Three years ago, my wife and I moved to a small town, population 7500. New challenges included finding a barber, even though my hair needs are a bit of a joke…because I have no hair on top. Well, that’s not exactly correct. It would be more accurate to say that I have a countable number of hairs on the top surface, with the only remaining healthy crop having set up residence on the sides, in the back, and in my ears. But, unlike many follicly-challenged men who long ago decided to either shave their heads or to simply let those little devils grow indefinitely, I have pursued the path of clean-cropped. I get a haircut every several months, and I want those few topside survivors, as well as what remains on the sides and neck, treated with love and care.
When I first arrived in town I randomly selected one of several local shops. Carol (not her real name) did a nice job, but her hours were unpredictable and she didn’t work by appointment. I often arrived at 10AM, her posted opening hour, and she would arrive at 10:20, or not at all. Then I tried Tom (not his real name). He was at work most of the time, but he was…well, negative. He had a bumper sticker posted on the window opposite the barber chair, facing the customer, with large print that said, “I’m having a lousy day, thanks for asking.” So, to say that Tom was a downer as a conversationalist was to put it mildly.
I heard about a barber shop that had opened very recently, and I heard it was unique as well as expensive. I decided to check it out. We’ll call it Topp’s Barbershop (not its real name). Topp’s had an interesting decor – hardwood floors, a motorcycle suspended from the ceiling, sports memorabilia of all sorts on the walls, and a refrigerator with soft drinks and beer. And they worked by appointment, so you took your chances as a walk-in. As it turned out, they also offered a quality product.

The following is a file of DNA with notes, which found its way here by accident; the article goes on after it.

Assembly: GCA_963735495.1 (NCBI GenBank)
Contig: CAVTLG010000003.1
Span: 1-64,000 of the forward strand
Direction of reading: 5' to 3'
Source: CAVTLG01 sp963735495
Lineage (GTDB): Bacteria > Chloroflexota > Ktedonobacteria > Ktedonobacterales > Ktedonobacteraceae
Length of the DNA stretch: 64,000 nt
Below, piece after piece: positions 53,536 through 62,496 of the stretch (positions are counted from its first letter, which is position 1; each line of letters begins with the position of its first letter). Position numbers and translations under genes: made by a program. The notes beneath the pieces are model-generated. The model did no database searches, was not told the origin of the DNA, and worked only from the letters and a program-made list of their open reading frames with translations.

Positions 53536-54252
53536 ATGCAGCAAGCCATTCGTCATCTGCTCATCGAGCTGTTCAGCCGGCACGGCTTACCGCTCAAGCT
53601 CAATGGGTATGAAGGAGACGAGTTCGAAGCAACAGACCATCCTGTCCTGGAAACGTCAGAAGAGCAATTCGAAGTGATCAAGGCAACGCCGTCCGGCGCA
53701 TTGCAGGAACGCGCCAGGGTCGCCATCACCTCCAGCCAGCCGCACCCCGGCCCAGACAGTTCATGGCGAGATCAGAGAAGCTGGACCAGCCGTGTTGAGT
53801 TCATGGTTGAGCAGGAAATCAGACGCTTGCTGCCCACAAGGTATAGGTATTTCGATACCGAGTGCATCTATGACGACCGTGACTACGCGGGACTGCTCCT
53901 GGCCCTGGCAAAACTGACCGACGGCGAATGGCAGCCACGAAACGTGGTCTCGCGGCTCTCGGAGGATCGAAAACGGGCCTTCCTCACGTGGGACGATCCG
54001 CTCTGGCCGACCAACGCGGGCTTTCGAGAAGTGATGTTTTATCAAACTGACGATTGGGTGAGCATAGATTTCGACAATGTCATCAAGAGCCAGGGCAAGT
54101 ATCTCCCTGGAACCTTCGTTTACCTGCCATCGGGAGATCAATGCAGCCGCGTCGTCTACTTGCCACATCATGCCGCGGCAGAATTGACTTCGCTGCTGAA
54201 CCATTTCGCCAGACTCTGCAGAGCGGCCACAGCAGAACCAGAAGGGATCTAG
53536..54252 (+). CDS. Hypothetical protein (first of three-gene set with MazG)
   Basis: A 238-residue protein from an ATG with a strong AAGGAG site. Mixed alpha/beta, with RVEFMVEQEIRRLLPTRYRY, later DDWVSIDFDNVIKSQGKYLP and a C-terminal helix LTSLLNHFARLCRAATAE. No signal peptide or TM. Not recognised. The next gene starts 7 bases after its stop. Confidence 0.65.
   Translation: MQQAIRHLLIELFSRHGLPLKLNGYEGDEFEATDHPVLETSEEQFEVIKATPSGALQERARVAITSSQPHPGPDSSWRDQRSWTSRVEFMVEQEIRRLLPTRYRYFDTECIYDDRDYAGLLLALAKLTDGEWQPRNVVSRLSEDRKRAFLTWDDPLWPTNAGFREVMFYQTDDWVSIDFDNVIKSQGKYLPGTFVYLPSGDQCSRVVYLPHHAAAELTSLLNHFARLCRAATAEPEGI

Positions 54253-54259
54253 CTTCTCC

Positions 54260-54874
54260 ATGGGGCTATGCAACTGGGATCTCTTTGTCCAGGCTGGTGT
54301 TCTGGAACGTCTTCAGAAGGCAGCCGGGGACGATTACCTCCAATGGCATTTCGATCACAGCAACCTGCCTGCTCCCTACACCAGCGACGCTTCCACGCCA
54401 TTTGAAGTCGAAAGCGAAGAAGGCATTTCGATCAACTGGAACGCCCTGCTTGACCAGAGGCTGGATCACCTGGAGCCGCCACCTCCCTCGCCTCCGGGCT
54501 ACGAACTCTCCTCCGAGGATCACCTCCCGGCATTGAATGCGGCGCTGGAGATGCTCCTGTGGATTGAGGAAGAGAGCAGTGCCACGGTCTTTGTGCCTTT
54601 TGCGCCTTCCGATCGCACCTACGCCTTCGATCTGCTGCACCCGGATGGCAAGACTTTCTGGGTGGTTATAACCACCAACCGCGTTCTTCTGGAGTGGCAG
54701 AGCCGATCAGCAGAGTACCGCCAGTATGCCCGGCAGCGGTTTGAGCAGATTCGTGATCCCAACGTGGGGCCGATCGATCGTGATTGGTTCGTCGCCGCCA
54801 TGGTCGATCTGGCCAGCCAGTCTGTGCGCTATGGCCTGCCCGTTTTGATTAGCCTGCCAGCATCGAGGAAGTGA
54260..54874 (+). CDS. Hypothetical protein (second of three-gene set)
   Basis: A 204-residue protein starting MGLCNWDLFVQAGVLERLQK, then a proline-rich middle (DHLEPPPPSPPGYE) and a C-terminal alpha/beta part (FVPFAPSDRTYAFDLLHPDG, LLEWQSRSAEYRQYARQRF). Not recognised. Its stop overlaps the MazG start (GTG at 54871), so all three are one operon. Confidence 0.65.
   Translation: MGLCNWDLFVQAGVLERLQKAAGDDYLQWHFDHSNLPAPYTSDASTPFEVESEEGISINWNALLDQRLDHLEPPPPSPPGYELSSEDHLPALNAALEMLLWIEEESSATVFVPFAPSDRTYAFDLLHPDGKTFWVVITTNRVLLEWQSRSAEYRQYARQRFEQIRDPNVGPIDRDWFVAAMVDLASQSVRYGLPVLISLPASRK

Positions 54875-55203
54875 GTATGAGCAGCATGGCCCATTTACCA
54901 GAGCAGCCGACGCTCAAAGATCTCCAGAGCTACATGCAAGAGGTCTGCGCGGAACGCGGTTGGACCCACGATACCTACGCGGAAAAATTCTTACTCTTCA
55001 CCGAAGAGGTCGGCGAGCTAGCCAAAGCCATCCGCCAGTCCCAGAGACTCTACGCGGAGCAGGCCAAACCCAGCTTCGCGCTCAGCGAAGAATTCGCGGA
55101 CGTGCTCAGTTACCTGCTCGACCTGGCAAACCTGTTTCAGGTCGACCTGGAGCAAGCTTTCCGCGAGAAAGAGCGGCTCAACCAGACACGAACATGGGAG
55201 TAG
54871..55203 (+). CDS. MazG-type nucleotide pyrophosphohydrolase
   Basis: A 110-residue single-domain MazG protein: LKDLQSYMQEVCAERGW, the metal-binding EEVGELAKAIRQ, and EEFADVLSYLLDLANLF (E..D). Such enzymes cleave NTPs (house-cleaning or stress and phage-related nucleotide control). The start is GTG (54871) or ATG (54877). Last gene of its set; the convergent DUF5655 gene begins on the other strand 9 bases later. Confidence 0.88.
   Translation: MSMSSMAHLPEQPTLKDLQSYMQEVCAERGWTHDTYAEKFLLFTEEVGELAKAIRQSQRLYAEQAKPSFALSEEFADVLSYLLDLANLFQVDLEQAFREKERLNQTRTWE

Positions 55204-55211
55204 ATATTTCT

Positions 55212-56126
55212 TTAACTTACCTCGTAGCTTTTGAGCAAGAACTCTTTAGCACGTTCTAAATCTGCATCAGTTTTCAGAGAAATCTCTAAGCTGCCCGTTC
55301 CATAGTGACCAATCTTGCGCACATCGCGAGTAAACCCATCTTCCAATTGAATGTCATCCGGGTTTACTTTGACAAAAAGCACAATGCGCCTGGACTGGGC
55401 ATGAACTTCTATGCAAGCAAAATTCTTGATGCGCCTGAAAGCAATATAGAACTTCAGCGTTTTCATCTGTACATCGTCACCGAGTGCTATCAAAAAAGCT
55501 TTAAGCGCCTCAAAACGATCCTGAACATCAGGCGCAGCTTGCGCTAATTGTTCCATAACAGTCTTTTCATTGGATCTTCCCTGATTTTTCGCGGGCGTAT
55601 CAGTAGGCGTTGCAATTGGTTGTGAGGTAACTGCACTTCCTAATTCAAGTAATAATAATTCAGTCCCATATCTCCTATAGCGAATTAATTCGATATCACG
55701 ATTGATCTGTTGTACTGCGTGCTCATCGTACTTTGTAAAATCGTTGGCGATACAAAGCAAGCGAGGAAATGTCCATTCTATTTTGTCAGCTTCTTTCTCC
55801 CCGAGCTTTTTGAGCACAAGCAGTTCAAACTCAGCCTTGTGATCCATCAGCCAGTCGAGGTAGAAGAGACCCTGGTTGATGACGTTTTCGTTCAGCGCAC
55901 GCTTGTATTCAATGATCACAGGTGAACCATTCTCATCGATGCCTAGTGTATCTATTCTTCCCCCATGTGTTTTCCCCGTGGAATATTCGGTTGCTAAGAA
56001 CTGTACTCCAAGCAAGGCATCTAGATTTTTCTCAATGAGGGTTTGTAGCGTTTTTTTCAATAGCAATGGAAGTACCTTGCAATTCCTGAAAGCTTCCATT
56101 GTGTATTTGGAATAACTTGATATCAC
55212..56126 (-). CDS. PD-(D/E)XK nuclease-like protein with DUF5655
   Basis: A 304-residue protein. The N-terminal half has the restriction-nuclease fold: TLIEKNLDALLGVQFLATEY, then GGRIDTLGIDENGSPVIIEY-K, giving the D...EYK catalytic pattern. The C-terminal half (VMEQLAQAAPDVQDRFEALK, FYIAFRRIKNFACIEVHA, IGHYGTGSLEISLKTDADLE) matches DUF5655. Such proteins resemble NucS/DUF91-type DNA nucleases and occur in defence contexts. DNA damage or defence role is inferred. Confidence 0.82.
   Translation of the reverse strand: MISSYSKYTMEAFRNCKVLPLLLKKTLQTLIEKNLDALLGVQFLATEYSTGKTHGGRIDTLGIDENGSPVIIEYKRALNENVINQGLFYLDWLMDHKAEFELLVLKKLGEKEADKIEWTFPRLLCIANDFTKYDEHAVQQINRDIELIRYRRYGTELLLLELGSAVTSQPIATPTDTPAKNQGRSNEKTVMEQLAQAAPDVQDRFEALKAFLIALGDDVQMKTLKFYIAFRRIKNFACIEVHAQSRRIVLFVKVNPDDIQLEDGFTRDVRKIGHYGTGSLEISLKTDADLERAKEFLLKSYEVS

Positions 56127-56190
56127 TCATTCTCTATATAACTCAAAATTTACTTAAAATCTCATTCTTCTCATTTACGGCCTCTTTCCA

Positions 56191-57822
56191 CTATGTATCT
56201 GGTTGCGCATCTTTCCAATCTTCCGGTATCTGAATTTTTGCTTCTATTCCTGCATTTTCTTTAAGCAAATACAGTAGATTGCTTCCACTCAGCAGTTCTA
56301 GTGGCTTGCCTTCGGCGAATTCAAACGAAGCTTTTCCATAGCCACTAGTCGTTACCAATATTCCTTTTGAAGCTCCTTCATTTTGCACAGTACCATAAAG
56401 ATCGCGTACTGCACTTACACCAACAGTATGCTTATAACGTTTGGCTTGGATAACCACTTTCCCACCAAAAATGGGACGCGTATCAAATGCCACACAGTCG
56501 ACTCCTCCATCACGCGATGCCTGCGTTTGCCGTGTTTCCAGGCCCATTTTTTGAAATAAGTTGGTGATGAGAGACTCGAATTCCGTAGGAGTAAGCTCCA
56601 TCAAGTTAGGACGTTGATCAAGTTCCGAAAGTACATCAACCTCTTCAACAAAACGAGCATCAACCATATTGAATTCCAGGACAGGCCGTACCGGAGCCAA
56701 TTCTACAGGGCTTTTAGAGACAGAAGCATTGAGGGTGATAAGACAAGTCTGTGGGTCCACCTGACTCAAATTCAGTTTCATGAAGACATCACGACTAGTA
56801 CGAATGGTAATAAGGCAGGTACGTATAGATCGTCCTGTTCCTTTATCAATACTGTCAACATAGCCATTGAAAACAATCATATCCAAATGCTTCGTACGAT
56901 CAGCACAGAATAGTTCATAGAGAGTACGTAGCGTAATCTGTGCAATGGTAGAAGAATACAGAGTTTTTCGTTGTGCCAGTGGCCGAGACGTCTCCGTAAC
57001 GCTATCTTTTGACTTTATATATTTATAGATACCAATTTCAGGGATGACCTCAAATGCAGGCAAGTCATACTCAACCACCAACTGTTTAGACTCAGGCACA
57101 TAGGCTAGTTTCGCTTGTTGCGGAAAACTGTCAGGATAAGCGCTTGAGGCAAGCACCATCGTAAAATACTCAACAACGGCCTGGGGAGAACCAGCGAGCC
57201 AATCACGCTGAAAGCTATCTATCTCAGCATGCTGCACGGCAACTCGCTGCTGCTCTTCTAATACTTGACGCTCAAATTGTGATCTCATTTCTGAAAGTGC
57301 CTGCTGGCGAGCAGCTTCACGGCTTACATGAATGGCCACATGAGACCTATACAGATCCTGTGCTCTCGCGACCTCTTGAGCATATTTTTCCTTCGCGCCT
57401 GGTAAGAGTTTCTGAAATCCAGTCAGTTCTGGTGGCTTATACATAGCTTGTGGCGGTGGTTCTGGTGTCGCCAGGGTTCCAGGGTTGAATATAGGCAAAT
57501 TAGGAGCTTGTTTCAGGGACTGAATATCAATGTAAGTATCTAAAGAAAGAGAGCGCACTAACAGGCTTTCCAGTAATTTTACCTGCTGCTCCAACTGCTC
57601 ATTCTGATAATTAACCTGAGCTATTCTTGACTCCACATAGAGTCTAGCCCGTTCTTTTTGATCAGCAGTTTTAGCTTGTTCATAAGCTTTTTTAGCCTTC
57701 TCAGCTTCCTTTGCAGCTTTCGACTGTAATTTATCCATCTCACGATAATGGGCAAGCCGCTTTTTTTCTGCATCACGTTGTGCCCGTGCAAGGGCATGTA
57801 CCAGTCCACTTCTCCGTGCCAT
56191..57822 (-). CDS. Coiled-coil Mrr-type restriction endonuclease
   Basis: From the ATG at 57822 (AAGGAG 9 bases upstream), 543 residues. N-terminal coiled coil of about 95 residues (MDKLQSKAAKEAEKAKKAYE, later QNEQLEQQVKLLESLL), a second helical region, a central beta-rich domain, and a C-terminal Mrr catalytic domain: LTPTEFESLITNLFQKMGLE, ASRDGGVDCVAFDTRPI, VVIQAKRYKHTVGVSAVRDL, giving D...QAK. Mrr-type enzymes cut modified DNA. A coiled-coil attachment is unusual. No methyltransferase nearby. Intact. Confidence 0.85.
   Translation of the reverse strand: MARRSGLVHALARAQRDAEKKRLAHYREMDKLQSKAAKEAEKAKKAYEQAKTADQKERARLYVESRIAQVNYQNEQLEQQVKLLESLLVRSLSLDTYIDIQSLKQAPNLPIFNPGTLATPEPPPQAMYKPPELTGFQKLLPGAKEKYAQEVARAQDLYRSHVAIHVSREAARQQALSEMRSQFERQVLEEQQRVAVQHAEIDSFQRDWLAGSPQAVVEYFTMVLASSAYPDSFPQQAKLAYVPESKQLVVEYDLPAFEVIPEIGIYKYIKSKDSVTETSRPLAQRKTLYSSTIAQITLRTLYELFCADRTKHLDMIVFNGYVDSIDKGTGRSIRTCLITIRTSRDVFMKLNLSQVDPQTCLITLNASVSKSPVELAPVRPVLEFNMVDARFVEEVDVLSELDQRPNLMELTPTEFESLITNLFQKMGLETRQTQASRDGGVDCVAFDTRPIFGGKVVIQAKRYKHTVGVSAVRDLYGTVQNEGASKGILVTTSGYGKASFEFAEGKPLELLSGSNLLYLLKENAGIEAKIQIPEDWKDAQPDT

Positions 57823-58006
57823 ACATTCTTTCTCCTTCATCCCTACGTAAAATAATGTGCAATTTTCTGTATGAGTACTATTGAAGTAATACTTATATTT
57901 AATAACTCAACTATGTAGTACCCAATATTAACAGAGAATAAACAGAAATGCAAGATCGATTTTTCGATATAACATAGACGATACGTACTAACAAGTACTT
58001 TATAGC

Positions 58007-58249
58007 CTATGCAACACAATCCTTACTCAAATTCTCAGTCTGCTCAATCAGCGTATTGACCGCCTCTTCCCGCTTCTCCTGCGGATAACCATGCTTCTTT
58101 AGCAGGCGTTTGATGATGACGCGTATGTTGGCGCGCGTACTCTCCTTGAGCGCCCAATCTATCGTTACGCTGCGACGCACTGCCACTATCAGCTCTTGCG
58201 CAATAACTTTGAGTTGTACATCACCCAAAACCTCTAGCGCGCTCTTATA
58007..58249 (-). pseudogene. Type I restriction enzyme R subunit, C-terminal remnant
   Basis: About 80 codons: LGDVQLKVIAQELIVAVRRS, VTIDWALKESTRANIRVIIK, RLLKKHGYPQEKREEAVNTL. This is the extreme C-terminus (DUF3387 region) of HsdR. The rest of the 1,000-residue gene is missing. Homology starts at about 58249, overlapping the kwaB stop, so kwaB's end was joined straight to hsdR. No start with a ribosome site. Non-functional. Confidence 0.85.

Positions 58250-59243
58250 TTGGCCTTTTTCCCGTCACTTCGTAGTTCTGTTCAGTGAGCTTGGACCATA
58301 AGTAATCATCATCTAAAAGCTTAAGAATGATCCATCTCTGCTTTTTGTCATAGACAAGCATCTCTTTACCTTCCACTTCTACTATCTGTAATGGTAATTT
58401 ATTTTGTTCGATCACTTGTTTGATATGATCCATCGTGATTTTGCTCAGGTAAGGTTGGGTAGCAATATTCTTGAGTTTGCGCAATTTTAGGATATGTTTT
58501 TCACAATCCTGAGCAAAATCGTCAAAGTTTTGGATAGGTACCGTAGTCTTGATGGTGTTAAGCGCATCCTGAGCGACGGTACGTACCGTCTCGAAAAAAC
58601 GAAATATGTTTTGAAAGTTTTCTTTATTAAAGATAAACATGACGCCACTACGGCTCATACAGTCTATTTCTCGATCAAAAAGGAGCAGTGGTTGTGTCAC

I had heard particularly good things about Mike, one of the barbers, so I went online and made an appointment to have him cut my hair. After three haircuts, he is now my barber. Mike takes my head and hair seriously. And Mike reads his customer well. If I’m quiet, he’s quiet. If I offer a comment, he picks up on that thread and expands. We’ve had several really interesting conversations on subjects ranging from raising children to the trials of traveling west on the Oregon Trail. He has the personality of the salesman you wish you had hired.
I would guess that barbering dates back almost to the caveman era. It has all the earmarks of a commodity in today’s world. But Topp’s demonstrates that it doesn’t have to be. During my most recent trip there, Mike informed me that he was in the process of hiring two more barbers (in addition to the two that are already working there) in order to keep up with the demand. He is booked days in advance most of the time, as are his associates.
No product is inherently a commodity; the owner makes the choice.